One of my clients just made the switch to an Android phone. He’s a technology consultant and über-geek, and so he understood that in going Android he’d need to make some decisions about how he uses bandwidth on his wireless device. If he stays with the data plan he’s selected, he’s better not plan to use Google Music or any other streaming service, because he’ll go broke.

And he understands this stuff. Most people don’t.

When I told you about Google Music and my concerns over what it will mean to heavy bandwidth users a few weeks ago, I suggested the possibility that Google might be in cahoots with the bandwidth providers. Just a little while later Verizon announced the end of unlimited data plans; starting on July 7 all new Verizon Wireless users will have their bandwidth capped. All of this made me think about something I said when Google and Verizon thumbed their noses at the Federal Trade Commission and essentially derailed Net Neutrality, last summer.

And so the FTC has decided to attack the way Google orders search results. Holy Cow.

There’s a lot to digest in the 200 or so words you’ve just read, so let me spell this out for you:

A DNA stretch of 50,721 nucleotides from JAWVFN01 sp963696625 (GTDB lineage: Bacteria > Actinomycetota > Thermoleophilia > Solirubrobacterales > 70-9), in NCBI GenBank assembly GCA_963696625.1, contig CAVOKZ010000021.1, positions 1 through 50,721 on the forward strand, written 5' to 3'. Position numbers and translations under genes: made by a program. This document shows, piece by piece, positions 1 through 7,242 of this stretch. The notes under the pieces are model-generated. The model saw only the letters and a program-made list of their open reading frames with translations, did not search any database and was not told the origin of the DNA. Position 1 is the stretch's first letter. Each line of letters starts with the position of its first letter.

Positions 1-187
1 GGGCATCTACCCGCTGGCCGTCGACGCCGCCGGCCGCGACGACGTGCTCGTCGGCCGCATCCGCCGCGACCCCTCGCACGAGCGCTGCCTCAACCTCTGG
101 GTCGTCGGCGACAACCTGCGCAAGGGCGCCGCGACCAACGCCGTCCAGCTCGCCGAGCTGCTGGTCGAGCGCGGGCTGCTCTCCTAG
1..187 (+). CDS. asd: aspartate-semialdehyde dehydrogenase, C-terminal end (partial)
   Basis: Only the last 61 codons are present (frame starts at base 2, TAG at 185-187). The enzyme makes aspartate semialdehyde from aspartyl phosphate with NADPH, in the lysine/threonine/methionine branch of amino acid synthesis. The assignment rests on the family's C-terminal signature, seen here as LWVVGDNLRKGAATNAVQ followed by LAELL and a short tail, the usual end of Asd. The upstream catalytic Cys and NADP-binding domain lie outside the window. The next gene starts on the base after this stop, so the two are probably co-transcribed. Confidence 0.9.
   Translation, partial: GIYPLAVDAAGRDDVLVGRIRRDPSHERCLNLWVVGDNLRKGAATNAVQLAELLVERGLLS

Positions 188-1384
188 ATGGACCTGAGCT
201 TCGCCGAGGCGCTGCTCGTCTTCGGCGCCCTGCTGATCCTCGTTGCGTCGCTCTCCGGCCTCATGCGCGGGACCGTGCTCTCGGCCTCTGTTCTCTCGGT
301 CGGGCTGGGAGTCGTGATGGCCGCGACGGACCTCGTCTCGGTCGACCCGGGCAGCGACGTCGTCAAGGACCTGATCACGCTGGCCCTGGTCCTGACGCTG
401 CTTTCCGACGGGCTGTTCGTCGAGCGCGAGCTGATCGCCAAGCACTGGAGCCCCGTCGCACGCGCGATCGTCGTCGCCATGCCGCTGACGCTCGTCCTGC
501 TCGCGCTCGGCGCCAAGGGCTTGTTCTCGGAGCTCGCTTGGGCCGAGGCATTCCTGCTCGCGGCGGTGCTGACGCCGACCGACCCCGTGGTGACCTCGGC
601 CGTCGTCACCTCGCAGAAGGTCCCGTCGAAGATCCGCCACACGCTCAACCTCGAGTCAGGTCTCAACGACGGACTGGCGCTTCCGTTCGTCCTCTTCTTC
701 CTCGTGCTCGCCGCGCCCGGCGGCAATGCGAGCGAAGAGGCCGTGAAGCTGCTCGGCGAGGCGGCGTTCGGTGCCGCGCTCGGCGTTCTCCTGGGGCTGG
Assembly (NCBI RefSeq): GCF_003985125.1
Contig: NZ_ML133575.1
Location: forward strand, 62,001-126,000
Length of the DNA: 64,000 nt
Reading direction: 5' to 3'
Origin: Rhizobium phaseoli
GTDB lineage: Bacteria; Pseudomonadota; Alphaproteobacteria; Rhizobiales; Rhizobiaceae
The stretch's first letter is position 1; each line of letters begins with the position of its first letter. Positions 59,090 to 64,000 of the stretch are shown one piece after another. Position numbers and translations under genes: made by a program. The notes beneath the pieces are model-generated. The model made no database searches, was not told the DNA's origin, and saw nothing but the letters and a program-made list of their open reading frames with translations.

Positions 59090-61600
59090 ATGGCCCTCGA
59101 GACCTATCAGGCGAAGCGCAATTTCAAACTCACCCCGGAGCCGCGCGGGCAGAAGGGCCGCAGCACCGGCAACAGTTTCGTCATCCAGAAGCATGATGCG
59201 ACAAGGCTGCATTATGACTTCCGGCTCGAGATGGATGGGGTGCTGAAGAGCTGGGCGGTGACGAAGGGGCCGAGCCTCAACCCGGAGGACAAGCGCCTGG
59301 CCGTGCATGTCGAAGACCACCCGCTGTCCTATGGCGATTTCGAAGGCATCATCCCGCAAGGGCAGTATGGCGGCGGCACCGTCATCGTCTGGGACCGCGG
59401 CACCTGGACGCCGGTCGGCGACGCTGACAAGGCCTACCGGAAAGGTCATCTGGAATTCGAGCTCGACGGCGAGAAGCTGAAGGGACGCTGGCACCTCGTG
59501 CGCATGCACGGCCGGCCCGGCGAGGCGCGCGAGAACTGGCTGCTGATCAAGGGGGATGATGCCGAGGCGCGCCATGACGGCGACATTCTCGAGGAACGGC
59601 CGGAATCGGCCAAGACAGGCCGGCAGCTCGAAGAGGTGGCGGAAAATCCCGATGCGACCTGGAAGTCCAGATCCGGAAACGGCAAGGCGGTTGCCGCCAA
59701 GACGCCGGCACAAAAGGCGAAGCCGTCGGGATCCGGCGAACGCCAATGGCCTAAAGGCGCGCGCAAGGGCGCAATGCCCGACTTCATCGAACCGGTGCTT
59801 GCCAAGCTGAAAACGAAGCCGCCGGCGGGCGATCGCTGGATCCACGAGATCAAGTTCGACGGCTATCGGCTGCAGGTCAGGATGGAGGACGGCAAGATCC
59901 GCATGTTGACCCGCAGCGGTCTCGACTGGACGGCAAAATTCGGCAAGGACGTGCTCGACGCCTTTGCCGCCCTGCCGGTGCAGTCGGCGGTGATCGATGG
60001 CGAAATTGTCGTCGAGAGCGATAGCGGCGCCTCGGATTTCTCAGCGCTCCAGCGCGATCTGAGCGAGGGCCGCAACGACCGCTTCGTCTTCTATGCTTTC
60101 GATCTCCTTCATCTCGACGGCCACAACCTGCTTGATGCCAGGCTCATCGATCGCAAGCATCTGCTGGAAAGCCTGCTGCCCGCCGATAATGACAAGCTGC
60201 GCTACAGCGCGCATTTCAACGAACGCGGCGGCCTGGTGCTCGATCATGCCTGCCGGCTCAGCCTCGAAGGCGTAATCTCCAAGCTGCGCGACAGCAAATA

Google is not your friend. Huge businesses rarely are. And the FTC, created in 1914 by The Federal Trade Commission Act, is there, ostensibly, to protect us from what happens when companies get too big. And the FTC has no idea what it’s doing.

It’s been almost two years since the FTC pushed through rules that compelled bloggers to disclose if they were paid by others to write things. As far as I can tell this rule hasn’t ever been enforced, and celebrity bloggers like Kim Kardashian flaunt the FTC’s paid blogging rule with impunity.

And telecommunications regulation? WHAT telecommunications regulation?

Given our place in the  Search Engine Optimization stratosphere, I’m way more familiar with the way Google handles their Search Results than most people are. And I have concerns. Google slapping JC Penney on the wrist over their black-hat SEO practices can’t REALLY be all the penalty there is for manipulation of the system, can it?

But Google, despite controlling 65% of the market for Internet search, isn’t a monopoly, and the FTC’s upcoming action against Google acts as though it is. Worse, even if Google is a search “monopoly”, the fact that they manipulate their search results to suit the purposes of their advertising business shouldn’t be worthy of regulation, because Google doesn’t claim to be giving us unbiased results.

Should they? I don’t know, but neither does the FTC. And so the increasingly toothless government agency should focus elsewhere.

Where? The FTC should begin taking steps to compel Google to reveal the “secret sauce” behind their search results.

Google won’t like that, but it’s time. And any argument that Google and other search providers make that revealing the way their search algorithms work would enable the bad guys to game the system is specious; the bad guys are already gaming the system, and always will.

Dear FTC: please find better things to do with your time, while there’s still a reason to have an FTC.

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